Tom Rodwell & Storehouse present their high-energy hybrid of low-tech blues, slave spirituals and risque calypso, with the sacred and profane competing for space on the dancefloor.
Improvisatory, funky and compulsively entertaining, Rodwell’s reinvention of blues as a dance form (the raucous Storehouse live show has appeared in hundreds of clubs, festivals, galleries, rent parties and dive bars internationally since 2003) upsets purists, but also those who see this apparently ‘easy’ music as one-dimensional and static. It is instead, he insists, music that is still mutating into new shapes, away from the modern gaze, somewhere where rock n’ roll never happened.
NME: "Tom Rodwell is Sheffield's answer to Lightnin' Hopkins.”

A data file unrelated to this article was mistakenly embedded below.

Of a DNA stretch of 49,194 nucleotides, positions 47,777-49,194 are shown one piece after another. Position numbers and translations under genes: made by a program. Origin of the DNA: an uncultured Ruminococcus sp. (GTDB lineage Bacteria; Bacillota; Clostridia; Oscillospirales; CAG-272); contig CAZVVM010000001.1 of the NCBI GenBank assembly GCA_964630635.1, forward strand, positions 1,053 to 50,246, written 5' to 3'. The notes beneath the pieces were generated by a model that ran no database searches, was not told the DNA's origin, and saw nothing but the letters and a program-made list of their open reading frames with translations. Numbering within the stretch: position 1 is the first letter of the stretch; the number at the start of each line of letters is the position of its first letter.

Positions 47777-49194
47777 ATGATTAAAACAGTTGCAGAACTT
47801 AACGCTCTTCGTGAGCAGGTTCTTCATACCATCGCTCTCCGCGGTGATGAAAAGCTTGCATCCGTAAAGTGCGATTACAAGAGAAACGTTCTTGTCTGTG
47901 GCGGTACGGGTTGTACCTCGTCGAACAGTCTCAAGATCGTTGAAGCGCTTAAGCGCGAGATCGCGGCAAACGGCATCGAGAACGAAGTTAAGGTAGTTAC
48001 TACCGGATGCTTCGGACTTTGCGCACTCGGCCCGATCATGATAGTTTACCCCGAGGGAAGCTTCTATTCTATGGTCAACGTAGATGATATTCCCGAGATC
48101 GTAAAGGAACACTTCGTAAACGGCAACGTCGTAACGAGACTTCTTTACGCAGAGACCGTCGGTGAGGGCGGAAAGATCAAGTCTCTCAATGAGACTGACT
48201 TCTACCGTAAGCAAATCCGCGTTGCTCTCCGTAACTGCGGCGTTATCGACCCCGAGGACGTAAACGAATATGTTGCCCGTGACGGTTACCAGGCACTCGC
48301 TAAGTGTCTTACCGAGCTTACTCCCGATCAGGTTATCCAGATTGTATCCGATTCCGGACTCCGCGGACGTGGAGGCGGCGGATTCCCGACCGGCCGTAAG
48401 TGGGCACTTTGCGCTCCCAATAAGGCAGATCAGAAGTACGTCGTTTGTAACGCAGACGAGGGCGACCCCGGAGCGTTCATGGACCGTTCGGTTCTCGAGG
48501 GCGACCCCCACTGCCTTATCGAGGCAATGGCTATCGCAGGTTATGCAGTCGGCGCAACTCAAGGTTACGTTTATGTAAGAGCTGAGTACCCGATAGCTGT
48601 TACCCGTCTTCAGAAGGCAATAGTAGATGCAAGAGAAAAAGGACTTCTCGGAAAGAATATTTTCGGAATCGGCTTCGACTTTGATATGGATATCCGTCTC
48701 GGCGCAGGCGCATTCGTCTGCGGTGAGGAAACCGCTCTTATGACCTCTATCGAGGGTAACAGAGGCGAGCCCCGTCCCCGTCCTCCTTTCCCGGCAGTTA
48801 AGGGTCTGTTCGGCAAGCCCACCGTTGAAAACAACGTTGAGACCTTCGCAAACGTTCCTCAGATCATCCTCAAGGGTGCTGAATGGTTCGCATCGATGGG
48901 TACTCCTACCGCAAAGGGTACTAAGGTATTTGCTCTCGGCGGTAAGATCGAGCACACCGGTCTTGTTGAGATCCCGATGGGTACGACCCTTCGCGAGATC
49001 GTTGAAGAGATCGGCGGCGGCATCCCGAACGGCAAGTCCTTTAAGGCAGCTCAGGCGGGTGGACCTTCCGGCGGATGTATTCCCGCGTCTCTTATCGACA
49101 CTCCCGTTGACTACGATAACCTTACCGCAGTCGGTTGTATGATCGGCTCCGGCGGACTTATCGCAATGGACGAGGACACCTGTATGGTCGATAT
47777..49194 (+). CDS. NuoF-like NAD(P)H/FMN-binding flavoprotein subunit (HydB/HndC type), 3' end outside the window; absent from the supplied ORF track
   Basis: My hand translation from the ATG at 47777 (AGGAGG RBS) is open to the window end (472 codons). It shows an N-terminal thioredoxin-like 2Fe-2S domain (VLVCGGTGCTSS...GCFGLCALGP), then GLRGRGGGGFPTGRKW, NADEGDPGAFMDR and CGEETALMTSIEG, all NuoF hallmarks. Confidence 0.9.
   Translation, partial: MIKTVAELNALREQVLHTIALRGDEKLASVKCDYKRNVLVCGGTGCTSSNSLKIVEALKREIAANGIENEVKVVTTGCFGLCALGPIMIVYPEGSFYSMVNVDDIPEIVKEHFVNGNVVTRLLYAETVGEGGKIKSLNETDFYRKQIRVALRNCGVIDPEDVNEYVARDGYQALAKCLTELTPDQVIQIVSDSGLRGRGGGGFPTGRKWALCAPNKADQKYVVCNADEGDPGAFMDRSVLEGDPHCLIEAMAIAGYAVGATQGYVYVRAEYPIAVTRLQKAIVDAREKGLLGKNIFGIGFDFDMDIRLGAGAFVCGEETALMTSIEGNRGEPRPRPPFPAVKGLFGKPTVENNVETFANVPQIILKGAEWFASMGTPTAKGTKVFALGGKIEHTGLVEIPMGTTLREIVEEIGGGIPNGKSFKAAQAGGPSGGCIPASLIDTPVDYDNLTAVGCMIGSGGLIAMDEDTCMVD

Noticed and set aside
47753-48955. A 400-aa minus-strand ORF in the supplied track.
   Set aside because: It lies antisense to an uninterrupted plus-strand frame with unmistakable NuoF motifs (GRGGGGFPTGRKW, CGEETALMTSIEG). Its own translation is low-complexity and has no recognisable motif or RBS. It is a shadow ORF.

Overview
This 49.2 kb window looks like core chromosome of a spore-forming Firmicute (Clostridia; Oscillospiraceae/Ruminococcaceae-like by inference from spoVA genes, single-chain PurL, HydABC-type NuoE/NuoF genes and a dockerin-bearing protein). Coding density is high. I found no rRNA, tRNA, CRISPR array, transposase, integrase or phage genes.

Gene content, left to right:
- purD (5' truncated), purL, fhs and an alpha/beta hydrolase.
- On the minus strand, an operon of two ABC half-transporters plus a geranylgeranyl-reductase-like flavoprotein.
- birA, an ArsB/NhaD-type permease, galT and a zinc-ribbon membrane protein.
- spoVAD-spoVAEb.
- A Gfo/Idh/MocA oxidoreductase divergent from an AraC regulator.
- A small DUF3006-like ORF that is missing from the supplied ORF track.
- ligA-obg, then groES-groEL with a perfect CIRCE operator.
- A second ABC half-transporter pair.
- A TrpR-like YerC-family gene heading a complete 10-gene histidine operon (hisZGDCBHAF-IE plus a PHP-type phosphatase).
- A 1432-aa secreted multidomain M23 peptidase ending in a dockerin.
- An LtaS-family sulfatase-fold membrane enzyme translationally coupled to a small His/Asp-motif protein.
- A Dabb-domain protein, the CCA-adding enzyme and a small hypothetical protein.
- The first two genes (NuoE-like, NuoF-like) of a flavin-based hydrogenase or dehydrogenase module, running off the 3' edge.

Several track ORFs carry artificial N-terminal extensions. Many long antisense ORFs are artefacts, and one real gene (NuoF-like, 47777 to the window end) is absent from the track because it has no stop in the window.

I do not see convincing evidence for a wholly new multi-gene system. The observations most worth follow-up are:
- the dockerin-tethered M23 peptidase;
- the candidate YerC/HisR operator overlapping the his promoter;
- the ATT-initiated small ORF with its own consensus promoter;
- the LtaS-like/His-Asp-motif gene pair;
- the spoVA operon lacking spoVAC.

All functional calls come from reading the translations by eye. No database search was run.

Blues In London: "Rodwell manages to eschew the cliches that beset blues music. By turns wild, angry, hypnotic and sensual, it's as uncompromising as it is funky and some of the best live music I've seen."
Radio New Zealand: “You won’t find a more individual, eclectic and rhythmically compelling take on this music anywhere.”
Metro (NZ): “This is no dry exercise in ethnomusicology but a subtle reinvention of the most daring and entertaining aspects of music styles long thought atrophied.”
Derek Trucks: "You don't hear that any more. Beautiful groove, beautiful tunes!"
Otis Taylor: "Thanks for making my job a lot harder man. I was gonna go out there and play a bunch of bullshit, now I gotta go out there and do something"
Blues In Britain: "Psychotic gospel music."
BBC World Service: "Been a while since anyone's heard a song quite like that."
Joe Cushley (Resonance FM, London): “Wonderful hypnotic boogie"